Geothermal growing in the cityscape of Reykjavík is not a new idea – just not one that has been widely implemented. An old 1933 advertisement shows a vision of election candidates: to supply warm water to every house in the city and make it possible to construct greenhouses all over town to grow vegetables, fruit and flowers. Today, we also have popular attractions in rural Iceland where guests can experience horticulture and locally grown food in greenhouses.
We have also observed the need for local markets, as depression and obesity have become a growing problem in Iceland, like elsewhere in the Western world; people have become disconnected from natural processes. The Biodome will make healthy choices in local food and drink more accessible by offering day-to-day sales directly from farms, along with our own branded products and some interesting food souvenirs for tourists. At the same time, we are intertwining healthy lifestyle facilities into the design of the building, such as the possibility of practising yoga and meditation in the tropical sphere, or providing meeting spaces overlooking or near the treetops.
How will you raise revenue?
The main income streams will be membership fees for spaces like Tropical Iceland or Farm Laboratory, entry fees for single visits, fees for guided tours and merchandise and rental income from tenants.
There is a growing desire to experience something authentic. As writer Carolyn Steel states in her book Hungry Cities, there is a need to reconnect people with their food and its value, both commercially and culturally, while Professor Tim Jackson argues in his book Prosperity without Growth that we can only reach that future through the sale of value and services with low material throughput. Where does the Biodome fit with this?
I was inspired by Steel’s idea that Western communities need to reconnect people to food, while I find Jackson’s argument about focusing on value and service with low material output (or, as I would put it, emphasising experience) increasingly important. Hence we need to awaken people’s senses and their awareness of the local economy, as well as healthy consumer activity for people and the planet. I would also pay tribute to Olafur Eliasson’s comment, when he explained his glacier installations in Paris 2015, that ‘we have not become as sensitive emotionally as we have intellectually, we need to find ways to touch people’. Aldin, Biodome Reykjavík has grown from this philosophy.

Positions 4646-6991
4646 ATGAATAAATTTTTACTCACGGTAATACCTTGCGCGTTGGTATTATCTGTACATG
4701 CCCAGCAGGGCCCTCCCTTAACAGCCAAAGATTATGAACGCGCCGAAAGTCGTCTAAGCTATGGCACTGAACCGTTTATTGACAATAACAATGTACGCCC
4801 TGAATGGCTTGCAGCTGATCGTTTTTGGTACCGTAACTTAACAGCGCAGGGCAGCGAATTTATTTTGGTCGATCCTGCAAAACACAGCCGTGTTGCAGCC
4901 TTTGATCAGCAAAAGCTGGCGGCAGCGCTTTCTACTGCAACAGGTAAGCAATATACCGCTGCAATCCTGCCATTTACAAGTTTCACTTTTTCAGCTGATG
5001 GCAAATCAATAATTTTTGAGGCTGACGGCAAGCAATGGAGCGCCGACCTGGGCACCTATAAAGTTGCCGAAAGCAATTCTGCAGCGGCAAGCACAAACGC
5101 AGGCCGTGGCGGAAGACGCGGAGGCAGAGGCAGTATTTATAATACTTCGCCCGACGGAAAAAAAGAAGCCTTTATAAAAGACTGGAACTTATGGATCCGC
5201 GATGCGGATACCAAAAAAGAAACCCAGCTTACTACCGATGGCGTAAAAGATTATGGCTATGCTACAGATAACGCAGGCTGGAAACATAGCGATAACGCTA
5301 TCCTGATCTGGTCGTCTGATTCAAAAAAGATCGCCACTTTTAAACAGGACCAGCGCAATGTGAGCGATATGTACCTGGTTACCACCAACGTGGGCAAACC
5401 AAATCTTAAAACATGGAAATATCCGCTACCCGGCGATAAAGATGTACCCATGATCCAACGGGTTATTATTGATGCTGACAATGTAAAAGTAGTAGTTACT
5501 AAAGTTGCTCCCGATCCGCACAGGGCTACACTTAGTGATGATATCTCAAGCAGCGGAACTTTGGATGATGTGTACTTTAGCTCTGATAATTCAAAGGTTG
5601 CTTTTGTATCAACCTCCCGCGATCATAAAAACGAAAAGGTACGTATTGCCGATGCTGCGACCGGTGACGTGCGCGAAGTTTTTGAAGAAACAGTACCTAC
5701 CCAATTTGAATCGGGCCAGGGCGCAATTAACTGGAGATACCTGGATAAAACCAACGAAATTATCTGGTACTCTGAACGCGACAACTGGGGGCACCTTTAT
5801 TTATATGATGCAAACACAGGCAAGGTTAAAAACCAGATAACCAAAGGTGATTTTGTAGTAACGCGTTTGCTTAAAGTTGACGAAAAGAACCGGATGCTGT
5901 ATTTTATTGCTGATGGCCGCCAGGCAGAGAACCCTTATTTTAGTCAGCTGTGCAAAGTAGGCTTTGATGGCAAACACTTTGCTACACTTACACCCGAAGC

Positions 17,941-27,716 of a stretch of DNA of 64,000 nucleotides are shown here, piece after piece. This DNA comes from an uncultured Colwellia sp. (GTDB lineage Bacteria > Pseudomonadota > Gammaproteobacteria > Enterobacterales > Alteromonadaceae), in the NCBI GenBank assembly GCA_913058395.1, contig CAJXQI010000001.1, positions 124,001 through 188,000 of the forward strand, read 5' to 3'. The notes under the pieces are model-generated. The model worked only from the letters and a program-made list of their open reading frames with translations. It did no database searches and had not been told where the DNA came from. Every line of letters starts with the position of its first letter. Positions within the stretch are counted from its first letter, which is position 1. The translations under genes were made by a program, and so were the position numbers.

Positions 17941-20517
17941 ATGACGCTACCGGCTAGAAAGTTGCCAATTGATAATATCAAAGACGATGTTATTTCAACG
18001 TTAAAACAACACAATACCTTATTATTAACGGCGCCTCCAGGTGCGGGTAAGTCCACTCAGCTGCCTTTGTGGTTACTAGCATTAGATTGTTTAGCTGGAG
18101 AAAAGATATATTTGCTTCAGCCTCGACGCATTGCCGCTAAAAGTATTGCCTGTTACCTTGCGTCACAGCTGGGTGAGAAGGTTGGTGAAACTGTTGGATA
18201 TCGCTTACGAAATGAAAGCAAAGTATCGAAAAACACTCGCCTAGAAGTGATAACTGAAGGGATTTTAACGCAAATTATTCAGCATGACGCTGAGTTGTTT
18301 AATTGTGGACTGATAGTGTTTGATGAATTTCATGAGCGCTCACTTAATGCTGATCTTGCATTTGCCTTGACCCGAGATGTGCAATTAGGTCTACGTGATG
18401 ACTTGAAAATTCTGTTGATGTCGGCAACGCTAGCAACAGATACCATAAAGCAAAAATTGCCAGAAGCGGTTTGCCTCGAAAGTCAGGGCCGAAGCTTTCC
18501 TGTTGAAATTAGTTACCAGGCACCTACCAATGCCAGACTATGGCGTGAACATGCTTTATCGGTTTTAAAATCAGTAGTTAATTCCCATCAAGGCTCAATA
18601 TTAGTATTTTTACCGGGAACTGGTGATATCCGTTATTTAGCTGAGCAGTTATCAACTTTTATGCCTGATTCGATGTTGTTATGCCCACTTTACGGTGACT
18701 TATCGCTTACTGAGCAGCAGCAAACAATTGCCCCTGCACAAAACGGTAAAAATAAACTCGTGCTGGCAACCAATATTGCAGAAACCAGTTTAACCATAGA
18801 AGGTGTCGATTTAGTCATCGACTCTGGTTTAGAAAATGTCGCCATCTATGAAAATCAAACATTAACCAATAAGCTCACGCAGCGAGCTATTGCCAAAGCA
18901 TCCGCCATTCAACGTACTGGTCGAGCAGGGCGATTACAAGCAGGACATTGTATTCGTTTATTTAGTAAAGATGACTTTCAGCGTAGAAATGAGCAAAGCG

What are your design precedents?
The Eden Project in Cornwall and Tropical World Berlin are comparisons that others have made, and they are both very interesting, just considerably larger and more independent phenomena. We had no ‘obvious precedents’ for Aldin, it will be unique. The project is intended to enhance the existing urban environment by creating green infrastructure to support nearby activities, as well as connecting to walking and cycling routes.
Hornsteinar Arkitektar, a Reykjavík practice known for great urban design and placemaking, has been very closely involved during the development process. How did you choose them?
They are members of the Green Building Council in Iceland and known for sophisticated projects. One thing led to another, and Hornsteinar became backers and advocates of the initial development and they helped with materialising the concept at first stage. It has not been formally decided how the final design will look, and who will deliver the final stages, as we want that decision to be taken with future investors and partners.
When do you expect the Biodome to open?
Assuming that finding funding is successful, and the site planning process is as per our plans, we expect to open late 2018, or by the beginning of 2019.
And beyond the Biodome?
We have already started discussions to develop biodomes in other places in Iceland, aiming to eventually open at least three domestic dome clusters. Then, in the longer term, we have a vision of developing the concept into a franchise, focusing on the Arctic countries, but open to anywhere in the world.
Thomas Bishop leads the Built Environment Unit at Polar Research and Policy Initiative and works at WilkinsonEyre